Nothing like recession to change the balance of power between landlords and tenants. “Over the last few years, clearly the landlord had the advantage,” says Andrew Goldberg, a senior managing director of Insignia/ESG's Retail Group in New York. “It is now going back toward the tenant having a better hand in negotiations.”
The result: landlords are sometimes bending on lease rates and dropping percentage rent clauses.
This shift in leverage has everything to do with vacancy. “A few years ago a lot of the better malls had a whole list of people waiting to get in,” Goldberg says. “Today, they have more space coming available than they expected. Mall owners were not counting on leases ending earlier than their expiration dates.”
The numbers appear to support Goldberg's observations. A recent report by REIS Inc., the real estate information and consulting firm, measured vacancy rates for more than 15,000 neighborhood and community centers in 48 metropolitan markets — properties that represent about 90% of all shopping centers and 70% of total retail GLA.
That report noted that during the prosperous first three quarters of 2000, the market not only ate up new retail space coming online, it also ate up lots of existing space, causing vacancy rates to drop. But from fourth quarter 2000 to third quarter 2001, net absorption of vacant retail space began to slow. Then, in fourth quarter 2001, vacancy rates shot up dramatically.
“The market not only failed to absorb any fraction of the amount of space delivered, it also gave up more space that had been previously occupied,” explains Tom Dwyer, REIS Inc.'s manager of retail solutions. “There was this massive shift in fourth quarter 2001 where we saw unprecedented numbers. Net absorption just plummeted. Retail vacancy went up about 50 basis points compared with the third quarter.”
Dwyer says the most eye-popping statistic is the net absorption of space in 2001 overall: at 9.6 million sq. ft., it is less than half the previous lowest figure (22.7 million sq. ft.) measured during the past 22 years. “While vacancy has begun to edge up, it is still historically low, and is still just below the level in 1980,” Dwyer observes.
According to preliminary data from REIS, the national vacancy rate in neighborhood and community centers continued to inch slightly upward through first quarter 2002.
Feeling the pinch
Markets such as New York, where the recession hit retail particularly hard, are feeling the reality behind those numbers. “There were about 1,400 vacant storefronts in New York two years ago,” says Charlie Aug, chairman of Garrick-Aug Associates, a top New York leasing firm. “Now there are about 2,300 vacant stores — about 40% more vacant space.
“If you look historically back 10 years ago — which is when most of the leases in the city were signed — you'll see that they were signed at a fraction of the cost of what the rates are today,” Aug continues. “With the leases that are coming up now in the greater New York area, the merchants are faced with much higher rent increases. A lot of them can't sustain their businesses based on these rents.”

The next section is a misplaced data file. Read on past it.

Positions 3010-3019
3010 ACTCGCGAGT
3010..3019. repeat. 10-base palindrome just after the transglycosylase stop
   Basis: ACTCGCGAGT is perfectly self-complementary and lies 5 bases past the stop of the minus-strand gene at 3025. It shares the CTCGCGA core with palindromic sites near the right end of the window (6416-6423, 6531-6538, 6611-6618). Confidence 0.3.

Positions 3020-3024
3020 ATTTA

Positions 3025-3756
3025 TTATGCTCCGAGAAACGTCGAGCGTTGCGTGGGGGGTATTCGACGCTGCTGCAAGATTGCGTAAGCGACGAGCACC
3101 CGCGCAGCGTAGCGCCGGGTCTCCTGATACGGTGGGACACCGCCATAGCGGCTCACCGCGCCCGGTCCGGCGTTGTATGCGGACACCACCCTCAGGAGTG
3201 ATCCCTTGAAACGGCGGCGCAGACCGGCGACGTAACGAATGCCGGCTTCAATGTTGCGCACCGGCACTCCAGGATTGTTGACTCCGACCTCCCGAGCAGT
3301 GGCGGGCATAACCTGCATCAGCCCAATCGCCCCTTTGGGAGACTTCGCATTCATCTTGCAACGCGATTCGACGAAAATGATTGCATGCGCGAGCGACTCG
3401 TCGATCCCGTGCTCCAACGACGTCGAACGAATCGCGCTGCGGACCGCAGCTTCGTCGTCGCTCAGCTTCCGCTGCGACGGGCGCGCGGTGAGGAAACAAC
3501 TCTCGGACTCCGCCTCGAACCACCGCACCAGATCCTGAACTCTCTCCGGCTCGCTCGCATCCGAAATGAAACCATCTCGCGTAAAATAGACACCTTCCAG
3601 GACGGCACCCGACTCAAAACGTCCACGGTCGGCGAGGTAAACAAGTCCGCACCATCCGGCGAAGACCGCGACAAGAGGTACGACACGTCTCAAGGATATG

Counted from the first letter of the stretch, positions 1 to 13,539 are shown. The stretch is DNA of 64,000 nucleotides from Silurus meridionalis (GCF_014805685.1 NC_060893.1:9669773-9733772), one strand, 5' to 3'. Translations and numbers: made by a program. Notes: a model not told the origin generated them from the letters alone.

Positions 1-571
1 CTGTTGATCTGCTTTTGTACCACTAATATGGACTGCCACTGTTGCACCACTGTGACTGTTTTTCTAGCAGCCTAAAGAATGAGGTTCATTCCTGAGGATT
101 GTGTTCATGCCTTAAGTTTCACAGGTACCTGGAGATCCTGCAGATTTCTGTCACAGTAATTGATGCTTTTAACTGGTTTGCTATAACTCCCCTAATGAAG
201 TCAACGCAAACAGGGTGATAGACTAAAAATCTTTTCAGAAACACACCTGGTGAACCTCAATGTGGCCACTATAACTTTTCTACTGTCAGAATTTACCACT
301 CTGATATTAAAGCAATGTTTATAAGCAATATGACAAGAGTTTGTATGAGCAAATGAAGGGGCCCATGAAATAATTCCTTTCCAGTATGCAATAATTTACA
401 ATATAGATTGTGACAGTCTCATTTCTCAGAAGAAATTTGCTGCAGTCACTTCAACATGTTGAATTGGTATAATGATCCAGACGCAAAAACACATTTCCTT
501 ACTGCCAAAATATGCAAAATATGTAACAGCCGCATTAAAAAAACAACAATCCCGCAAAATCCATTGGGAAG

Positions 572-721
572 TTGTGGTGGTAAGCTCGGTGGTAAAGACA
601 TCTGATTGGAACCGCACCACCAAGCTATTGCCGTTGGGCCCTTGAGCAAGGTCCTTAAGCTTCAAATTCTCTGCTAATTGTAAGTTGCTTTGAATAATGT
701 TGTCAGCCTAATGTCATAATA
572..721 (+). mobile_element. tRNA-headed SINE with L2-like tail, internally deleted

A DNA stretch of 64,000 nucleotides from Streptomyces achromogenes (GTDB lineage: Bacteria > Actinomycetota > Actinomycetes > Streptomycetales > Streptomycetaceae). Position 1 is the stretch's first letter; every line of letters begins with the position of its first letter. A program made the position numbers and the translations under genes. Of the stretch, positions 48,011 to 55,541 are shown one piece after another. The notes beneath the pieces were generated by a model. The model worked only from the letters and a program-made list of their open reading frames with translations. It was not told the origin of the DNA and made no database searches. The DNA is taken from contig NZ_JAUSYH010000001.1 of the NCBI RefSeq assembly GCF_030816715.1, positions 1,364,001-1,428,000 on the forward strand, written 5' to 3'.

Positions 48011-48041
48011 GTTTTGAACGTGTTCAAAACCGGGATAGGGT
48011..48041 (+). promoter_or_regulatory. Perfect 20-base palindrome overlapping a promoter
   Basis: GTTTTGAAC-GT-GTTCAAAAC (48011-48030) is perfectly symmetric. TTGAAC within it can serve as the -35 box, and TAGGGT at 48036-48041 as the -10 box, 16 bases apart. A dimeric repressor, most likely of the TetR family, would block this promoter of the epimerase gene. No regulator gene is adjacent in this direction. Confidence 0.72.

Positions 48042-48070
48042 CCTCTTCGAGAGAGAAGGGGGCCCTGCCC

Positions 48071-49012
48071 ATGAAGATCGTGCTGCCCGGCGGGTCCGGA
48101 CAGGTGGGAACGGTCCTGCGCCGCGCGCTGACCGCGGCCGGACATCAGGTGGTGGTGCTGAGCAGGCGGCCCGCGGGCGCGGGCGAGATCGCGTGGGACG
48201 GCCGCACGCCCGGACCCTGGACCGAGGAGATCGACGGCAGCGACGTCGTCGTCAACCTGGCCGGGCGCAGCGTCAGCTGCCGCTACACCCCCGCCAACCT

Has Aug seen a shift of power away from New York landlords into the hands of retail tenants? “Absolutely,” he says. “There are a lot fewer tenants around looking for space today, and there's a lot more space.”
Supply and demand
In the past 12 to 18 months, some of the biggest names in retailing have disappeared or had to cut back, leaving hundreds of unrented stores in their wake. The list includes Kmart, The Museum Co., Toys “R” Us, McCrory's, Ames, Lechters, CVS, A&P, Service Merchandise, FAO Schwarz, Eddie Bauer, Gap, Albertson's and more.
Landlords who own dominant malls can still set the terms in lease negotiations, but for just about everybody else in retail real estate, it's time to think more about concessions than demands. “Leasing is pretty tough,” observes Anthony Buono, a managing director for retail sales with CB Richard Ellis in San Diego. “Rates are soft and in general are declining. In regional malls, tenants have a lot more flexibility in negotiating with landlords.”
“The economy has affected everybody, retailers as well as shopping center owners,” says Howard Grody, VP of mall leasing at Chattanooga-based CBL & Associates Inc. CBL has 52 malls in 25 states.
Grody says many retailers have scaled back their expansion plans. This slower expansion, combined with the bankruptcies of Kmart and others, has created a situation in which mall owners are working hard to fill vacant spaces from a shrinking pool of retailers. CBL can point to one recent coup. The first Target store in Charleston, S.C., will be in a CBL mall. How did those negotiations go? “They were tough,” Grody concedes. “But at this point everyone is tough.”
Cutting the best deals
In this environment, the strongest retailers can make the greatest demands. Target, Wal-Mart and Kohl's are the hot stores at the moment — and they know it. “They look at market comparables and will not pay anything above,” says Mike Neal, a senior VP and managing partner with The Staubach Co. in Atlanta.
Target always seeks a “win-win” situation for itself, knowing that many developers will shell out whatever it takes to do a deal, if only to prevent a competitor from beating them to it. “If a developer wants to be in business developing shopping centers, he better have a win-win situation with a Target or he won't be developing shopping centers for long,” Neal says.
Bill Winn, COO and senior VP of asset management for Passco Real Estate Enterprises in Santa Ana, Calif., says he has seen developers basically giving land away to Wal-Mart. Passco, which owns 18 mostly grocery-anchored shopping centers in its home state, doesn't have to deal with Wal-Mart much. But Winn says chains such as Starbucks, Michaels and various fast-food restaurants that are staples of community centers have quite a bit of leverage.
Usually, the owner is willing to deal because a traffic-generating store such as Starbucks attracts other tenants that want to be nearby. Winn adds that Starbucks, Michaels and other chains have adjusted their prototypes to fit in smaller centers because most primary locations are already filled.
Losing their leverage